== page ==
Becoming an effective principal--and avoiding first-year blunders
Despite the fact that many new principals have spent years—and sometimes decades—in education, they are often broadsided by the new (and unavoidable challenges) that come with the territory. Although we certainly can’t prepare you for all of them, we’d like to offer a few tips to help you avoid a few first-year blunders.
The first year: Making new principals into effective principals
Effective principals know that not everyone knows what they do all day
The expectations placed on leadership have never been more demanding. Sure, principals know who creates the school’s vision, develops curriculum, evaluates teachers, manages the building and collects data. But outsiders are, generally speaking, completely unaware of what principals do throughout the day.
If your colleagues genuinely believe that your day consists of issuing orders or combing the halls for truants, it makes sense that they would be frustrated when you do not respond to their needs immediately. The best way to let them know what you do is by having them help you do it—which brings us to our next point.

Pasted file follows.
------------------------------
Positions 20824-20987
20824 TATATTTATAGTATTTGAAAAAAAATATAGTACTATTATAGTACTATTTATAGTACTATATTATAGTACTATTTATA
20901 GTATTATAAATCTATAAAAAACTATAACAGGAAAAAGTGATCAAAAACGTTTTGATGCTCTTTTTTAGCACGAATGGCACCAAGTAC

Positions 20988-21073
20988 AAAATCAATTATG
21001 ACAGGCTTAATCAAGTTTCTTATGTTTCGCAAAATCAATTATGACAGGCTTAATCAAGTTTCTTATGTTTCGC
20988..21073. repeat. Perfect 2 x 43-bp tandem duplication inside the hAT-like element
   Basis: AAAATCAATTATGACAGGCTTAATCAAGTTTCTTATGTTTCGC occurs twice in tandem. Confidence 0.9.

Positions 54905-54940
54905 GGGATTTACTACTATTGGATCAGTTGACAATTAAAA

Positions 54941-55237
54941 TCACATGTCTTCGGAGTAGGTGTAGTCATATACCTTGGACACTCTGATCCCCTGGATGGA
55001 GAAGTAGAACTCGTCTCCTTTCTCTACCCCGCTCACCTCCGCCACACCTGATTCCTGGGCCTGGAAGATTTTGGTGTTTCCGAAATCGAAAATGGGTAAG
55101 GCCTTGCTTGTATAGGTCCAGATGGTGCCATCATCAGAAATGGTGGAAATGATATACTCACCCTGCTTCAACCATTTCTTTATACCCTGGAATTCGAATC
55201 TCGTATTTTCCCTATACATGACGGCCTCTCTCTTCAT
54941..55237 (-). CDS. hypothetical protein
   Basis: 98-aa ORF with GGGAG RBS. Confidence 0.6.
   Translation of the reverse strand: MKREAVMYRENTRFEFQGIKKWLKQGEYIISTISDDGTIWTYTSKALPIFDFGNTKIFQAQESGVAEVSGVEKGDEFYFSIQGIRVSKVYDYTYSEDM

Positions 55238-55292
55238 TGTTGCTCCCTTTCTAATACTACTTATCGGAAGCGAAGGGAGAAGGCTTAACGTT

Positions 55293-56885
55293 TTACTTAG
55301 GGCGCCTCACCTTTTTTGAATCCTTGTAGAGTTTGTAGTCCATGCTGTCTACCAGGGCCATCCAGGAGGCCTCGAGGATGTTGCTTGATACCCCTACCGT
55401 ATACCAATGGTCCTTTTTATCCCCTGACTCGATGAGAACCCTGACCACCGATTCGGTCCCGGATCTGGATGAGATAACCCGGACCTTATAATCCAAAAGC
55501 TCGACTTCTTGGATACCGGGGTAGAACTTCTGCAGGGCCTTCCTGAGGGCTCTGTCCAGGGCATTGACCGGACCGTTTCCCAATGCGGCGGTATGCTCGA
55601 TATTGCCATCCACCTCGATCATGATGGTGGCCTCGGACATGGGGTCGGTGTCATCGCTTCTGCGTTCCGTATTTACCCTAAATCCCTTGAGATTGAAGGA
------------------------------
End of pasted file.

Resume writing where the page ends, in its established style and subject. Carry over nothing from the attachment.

Effective principals create a community of shared responsibility
You may think that you have to do it all—and certainly you have an overwhelming amount of responsibilities—but don’t try to be a rugged-individualist. We’re saying this for a few reasons: First, it’s impossible. Second, because it will make you look like a control freak. Third, because you have any army of intelligent and perfectly capable teachers who can help you shoulder the burden.
If you assign a specific, task-savvy adult to handle every anticipated melodrama—crumbling drywall, for example, or a flock of birds who has made a nest in the rafters of the gym—you can spend your time on “big-picture” issues. Quick fixes may make you look good, but you’ll be doing yourself a disservice when you stay mired in perfunctory disruptions.
Effective principals make themselves visible
Like we said earlier, not everyone understands what principals do—and they’re never going to if you hole up in an office all day. One way to make yourself visible is by taking your office with you. If you need access to email, bring along a laptop and set up shop in the library. Is there a study hall going on somewhere in the school? Grab a seat in the back of the room and get some work done there. Try rotating your “satellite office” every day. Doing this not only gets you out of the office, it also gives you the opportunity to speak with faculty and students.
Effective principals accept the fact that they’ll be compared to predecessors
Knowing ahead of time that everything you do will be measured against your predecessor will save you a lot of grief and restless nights. Comparisons are going happen. You are going to hear things like, “Principal X didn’t seem to have a problem with this,” or “Principal X would never have done this.” Ditch your gut reaction to react defensively and use these moments to ask questions and engage in an open discussion.